House Cleaning

I’m writing from a little cafe on the Plaza de la Vila in the Gràcia Barrio of Barcelona. Tomorrow, which will be Saturday #107, I have pre-booked a full-day city tour. But before I write anything about Barcelona, I should clean up a stack of “notes to self” that I made in Lisbon, Madrid and Pamplona.  Here goes.



I didn’t sleep well on my last night in Madrid, thanks to two college-aged boys who woke up the entire dorm when they staggered in at 3:00 and again when they got up at 7:00 and started talking loudly, turning on lights, banging locker doors, and generally being jerks. The final straw was when one of them shoved a large backpack off his top bunk rather than climb down and reach up for it.  It landed on the floor less than a meter from my head.

The others in the room were too timid to say anything to the boys but I thought it had to be done and I was prepared to do it. When I went downstairs for breakfast I found the manager and asked if he had any objections to me having a little chat with the boys about being respectful in a shared dorm.  The manager’s response left me smiling smugly: “Go ahead and do whatever you think is best,” he said.  “You’re Canadian and Canadians always do the right thing.”  

Of course that’s not true but it’s not the first time I’ve heard it. Who said stereotypes are always bad?



An hour after my encounter with the bad-ass boys at the hostel, I ran into these two at the train station in Madrid. (To be clear, these are NOT the boys from the hostel.)  Actually, I had no idea who they were but I guessed members of a boy band based on the presence of about 200 screaming girls who were being kept on the other side of a security barrier. The boys didn’t wade into the crowd of screamers and fainters but they did take quite a few selfies with the more “mature” crowd of ticket-holders who had already passed through security.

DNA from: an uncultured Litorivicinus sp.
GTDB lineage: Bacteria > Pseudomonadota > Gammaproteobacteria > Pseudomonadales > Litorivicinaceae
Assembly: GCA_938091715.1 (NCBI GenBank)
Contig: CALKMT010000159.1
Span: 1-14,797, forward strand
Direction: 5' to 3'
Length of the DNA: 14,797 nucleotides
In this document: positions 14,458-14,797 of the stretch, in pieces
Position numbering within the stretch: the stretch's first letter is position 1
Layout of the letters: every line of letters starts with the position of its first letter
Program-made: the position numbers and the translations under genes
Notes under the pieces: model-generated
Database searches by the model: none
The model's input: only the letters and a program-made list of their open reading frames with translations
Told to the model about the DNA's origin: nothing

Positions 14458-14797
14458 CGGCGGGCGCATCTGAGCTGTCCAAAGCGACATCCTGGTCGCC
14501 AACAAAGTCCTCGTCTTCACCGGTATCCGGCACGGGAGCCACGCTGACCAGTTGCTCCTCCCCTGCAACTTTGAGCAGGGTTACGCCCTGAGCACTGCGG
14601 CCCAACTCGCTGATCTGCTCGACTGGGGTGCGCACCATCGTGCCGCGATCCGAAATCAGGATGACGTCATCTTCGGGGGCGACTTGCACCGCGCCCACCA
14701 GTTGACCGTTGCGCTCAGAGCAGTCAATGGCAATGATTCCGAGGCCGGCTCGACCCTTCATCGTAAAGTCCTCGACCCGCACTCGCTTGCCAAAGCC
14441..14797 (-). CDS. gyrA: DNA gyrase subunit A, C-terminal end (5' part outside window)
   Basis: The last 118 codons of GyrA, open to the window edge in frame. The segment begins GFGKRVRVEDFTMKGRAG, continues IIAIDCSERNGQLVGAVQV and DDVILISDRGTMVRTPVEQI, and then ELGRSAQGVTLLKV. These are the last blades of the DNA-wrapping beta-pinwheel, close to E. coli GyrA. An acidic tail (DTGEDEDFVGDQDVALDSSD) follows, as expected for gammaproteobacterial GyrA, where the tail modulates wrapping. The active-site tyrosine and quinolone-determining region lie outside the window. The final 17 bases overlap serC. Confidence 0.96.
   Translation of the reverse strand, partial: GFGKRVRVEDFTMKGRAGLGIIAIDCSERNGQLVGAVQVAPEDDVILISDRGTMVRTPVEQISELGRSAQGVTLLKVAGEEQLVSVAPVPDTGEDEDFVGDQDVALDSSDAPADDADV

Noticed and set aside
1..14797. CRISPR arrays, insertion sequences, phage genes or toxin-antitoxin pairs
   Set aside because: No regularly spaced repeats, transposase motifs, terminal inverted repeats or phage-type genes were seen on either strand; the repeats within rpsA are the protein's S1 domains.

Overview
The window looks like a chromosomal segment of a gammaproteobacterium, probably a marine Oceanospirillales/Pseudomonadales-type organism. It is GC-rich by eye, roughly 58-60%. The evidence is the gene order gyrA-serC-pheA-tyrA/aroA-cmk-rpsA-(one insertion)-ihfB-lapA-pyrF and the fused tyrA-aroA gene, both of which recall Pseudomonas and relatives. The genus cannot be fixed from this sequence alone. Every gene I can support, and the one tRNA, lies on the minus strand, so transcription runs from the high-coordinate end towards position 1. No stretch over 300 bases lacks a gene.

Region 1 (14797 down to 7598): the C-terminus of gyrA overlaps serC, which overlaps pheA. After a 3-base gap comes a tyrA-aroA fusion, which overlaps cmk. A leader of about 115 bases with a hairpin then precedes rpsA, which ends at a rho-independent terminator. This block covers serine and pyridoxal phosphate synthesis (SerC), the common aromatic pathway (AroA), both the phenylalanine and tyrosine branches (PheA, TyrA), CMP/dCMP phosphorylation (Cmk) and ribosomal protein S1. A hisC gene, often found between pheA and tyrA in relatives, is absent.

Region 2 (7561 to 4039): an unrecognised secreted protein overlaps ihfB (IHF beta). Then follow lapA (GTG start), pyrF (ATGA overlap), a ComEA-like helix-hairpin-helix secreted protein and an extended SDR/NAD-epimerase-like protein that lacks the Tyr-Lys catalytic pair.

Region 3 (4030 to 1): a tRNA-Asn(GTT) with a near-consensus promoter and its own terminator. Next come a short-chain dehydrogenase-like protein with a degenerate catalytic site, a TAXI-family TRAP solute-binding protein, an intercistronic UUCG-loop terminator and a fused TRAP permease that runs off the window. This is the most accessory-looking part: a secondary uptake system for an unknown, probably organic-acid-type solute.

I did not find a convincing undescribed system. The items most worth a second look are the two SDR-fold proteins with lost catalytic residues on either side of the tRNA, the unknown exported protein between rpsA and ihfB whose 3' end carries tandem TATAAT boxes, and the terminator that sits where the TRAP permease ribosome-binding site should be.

I had to post the above photos on Facebook before a friend of a friend identified them as brothers Jesús & Daniel Oviedo-Morilla. They’re known as The Gemeliers and they’re as big as it gets in Spain. 



The showers on the second floor of my Lisbon hostel had timers that allowed you to shower for about 30 seconds before the water was reduced to a trickle. You could hit a button and it would come back on but there was a delay and a shot of cold water to start. I put up with this minor annoyance for a few days before noticing that showers on the third floor had no such timer and there was nothing preventing you from taking a half-hour long shower. (Not that I would, of course, but it does take a few minutes to shave my head each morning.)

When I was checking out of the hostel the girl at the desk handed back my Canadian passport and asked if I had enjoyed my shower. I hesitated, not knowing if I had heard her correctly, but then said that it was fine. She probably noticed the slightly confused look on my face so she explained that plumbers had mistakenly installed the third floor showers without the timers. It would be costly to change them after the tile was completed so they’ve found an even better way to promote water conservation. The speakers in the third floor bathroom play a continuous loop of Celine Dion, 24 hours a day.